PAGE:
Greetings from the mountain top…

(we continue with a lesson from yesterday)

“You say God isn’t the first, you say He isn’t eternal, and you say He is eternal,” Candy blurted out.

“Correct.” The Guru smiled.

“You’re toying with me, aren’t you?”

“Only to make you contemplate. Parts. Whole. Think about it.”

She did. She thought harder than she had ever thought in her short life. I smelled brain cells smoldering and heard neurons exploding, yet, nothing. Nada. Zilch. Zero. “Is it wrong”, Candy wondered aloud, “to dislike The Guru?”

I laughed quietly.

I told Candy about a trip long ago in another lifetime when The Guru was standing on a beach. I have never been crazy about beaches—too much sand. I love the sun, I enjoy swimming, I adore beer, I worship Jimmy Buffett tunes, and I live for tiny bikinis parading past. But, I really, really hate sand.

Imagine the scene, I told her. The Guru and she, sans Buffett, beer, and bikinis, standing at the edge of the water.

“Tell me where the ocean is,” I requested.

She hesitated, wondering if this was some great cosmic guru version of ‘Punked.’

“Where does the ocean begin, Candy?” I repeated.

She said at the edge of the water.

“No, that’s the waves. Where does the ocean begin?”

She said elsewhere, farther out.

“No…those are breakers and the horizon. Tell me ocean.”

She stomped her bare foot in frustration and said, “I don’t understand the question.”

“Yes you do.”

Is it not the ultimate in frustration when a teacher, especially an enlightened teacher, claims you understand something you are positive you do not?

“No,” Candy replied firmly, “I do not.”

“Yes,” I argued in a feisty, yet mocking tone, “You do.”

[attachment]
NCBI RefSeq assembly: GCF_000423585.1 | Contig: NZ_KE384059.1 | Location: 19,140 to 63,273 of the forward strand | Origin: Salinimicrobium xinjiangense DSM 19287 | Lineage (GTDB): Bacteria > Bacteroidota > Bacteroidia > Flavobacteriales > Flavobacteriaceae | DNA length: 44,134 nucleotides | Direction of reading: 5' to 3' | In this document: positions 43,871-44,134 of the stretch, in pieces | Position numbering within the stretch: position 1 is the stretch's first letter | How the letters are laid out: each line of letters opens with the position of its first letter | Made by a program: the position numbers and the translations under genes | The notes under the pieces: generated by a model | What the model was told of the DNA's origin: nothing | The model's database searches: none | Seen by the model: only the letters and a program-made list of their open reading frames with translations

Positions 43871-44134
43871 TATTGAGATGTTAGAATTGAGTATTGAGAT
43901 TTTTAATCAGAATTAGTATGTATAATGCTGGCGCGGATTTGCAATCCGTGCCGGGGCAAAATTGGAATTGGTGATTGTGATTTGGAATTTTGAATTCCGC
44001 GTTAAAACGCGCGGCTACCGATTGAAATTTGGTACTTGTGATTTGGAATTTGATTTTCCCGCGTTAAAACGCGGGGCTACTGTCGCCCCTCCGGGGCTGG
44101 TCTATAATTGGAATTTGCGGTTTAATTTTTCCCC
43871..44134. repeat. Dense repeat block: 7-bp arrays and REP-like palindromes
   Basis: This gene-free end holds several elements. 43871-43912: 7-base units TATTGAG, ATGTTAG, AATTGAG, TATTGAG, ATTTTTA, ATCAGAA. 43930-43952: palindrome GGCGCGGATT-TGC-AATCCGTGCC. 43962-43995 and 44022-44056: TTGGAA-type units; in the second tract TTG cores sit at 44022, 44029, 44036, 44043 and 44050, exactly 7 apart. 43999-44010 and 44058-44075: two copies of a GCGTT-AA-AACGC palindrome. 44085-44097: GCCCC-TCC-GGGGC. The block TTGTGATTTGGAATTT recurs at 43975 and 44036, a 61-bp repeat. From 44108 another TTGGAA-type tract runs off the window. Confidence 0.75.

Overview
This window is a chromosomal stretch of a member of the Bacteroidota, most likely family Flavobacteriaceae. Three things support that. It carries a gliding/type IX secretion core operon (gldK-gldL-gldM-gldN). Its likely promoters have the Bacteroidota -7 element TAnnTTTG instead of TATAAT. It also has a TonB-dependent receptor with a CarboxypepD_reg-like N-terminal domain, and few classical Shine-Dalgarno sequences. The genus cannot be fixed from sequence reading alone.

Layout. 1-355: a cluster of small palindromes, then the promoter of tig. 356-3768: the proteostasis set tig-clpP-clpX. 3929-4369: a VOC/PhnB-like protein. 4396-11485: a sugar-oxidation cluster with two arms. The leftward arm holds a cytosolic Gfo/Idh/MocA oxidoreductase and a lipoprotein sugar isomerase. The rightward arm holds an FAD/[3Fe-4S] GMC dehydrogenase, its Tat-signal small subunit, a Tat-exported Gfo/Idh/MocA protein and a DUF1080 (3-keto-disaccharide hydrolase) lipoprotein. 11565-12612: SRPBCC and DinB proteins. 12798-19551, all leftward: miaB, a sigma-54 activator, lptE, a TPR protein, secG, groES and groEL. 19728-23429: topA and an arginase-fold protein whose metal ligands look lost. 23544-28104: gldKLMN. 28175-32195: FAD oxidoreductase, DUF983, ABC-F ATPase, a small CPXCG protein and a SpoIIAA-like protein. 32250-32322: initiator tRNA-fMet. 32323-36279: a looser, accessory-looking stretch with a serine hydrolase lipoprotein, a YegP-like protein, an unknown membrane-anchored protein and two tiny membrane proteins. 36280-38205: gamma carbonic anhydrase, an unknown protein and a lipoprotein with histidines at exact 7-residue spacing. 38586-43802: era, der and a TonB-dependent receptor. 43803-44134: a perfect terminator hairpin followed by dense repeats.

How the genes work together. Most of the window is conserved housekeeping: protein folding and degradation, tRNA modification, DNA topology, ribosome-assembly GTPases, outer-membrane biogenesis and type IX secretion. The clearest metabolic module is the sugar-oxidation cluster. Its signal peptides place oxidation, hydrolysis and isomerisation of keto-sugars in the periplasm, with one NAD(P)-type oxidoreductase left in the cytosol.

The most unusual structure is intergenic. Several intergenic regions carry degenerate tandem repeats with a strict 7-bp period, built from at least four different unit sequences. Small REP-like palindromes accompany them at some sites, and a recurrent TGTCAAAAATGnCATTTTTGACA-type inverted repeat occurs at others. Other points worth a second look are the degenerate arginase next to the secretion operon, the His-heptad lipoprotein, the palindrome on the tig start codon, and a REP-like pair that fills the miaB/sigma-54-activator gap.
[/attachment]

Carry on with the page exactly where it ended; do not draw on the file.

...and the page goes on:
Before placing a foot in her mouth, The Guru came to the rescue by continuing, “You understand the question perfectly. It’s the answer you don’t understand.”

‘Great,’ Candy said. ‘Not only are there stupid questions, but I don’t understand the answers.’

“There is no one thing called ‘ocean’,” I explained. “There is no line marking the end of the Atlantic and beginning of the Pacific. There are no definite boundaries where an inlet or river stops and an ocean starts; there are only parts, created by your mind to comprehend a whole too large to grasp. What’s more,” I continued, “the whole is beyond the reach of you to see, much less to get a handle on. Three-quarters of this planet is made of the ‘whole’ you call ‘ocean.’ You’ll never see it all. Few will. None of you can even get to the bottom and see what’s underneath, although someday you might.

“Yet,” I continued, “you’re frustrated by concepts called ‘eternity’ and ‘infinity’. Concepts, mere words actually, to try and put a label on something beyond your readiness to understand.”

I would like to write instant clarity occurred that moment. It would be a great story to say everything made sense, transforming Candy into an enlightened being ready to teach the world a better way of life. Instead, as she admitted later, she felt more like a child in church who, after hearing the preacher give the sermon of a lifetime thinks, ‘I wonder if they’ll have snacks after?’

We paused our walk to lay on our backs in a meadow watching clouds. “You do get it, don’t you?” I asked Candy. I desperately needed her to ‘get it’ in order for her education to continue.

“Parts. And whole,” she answered.

“Parts. And whole,” I confirmed.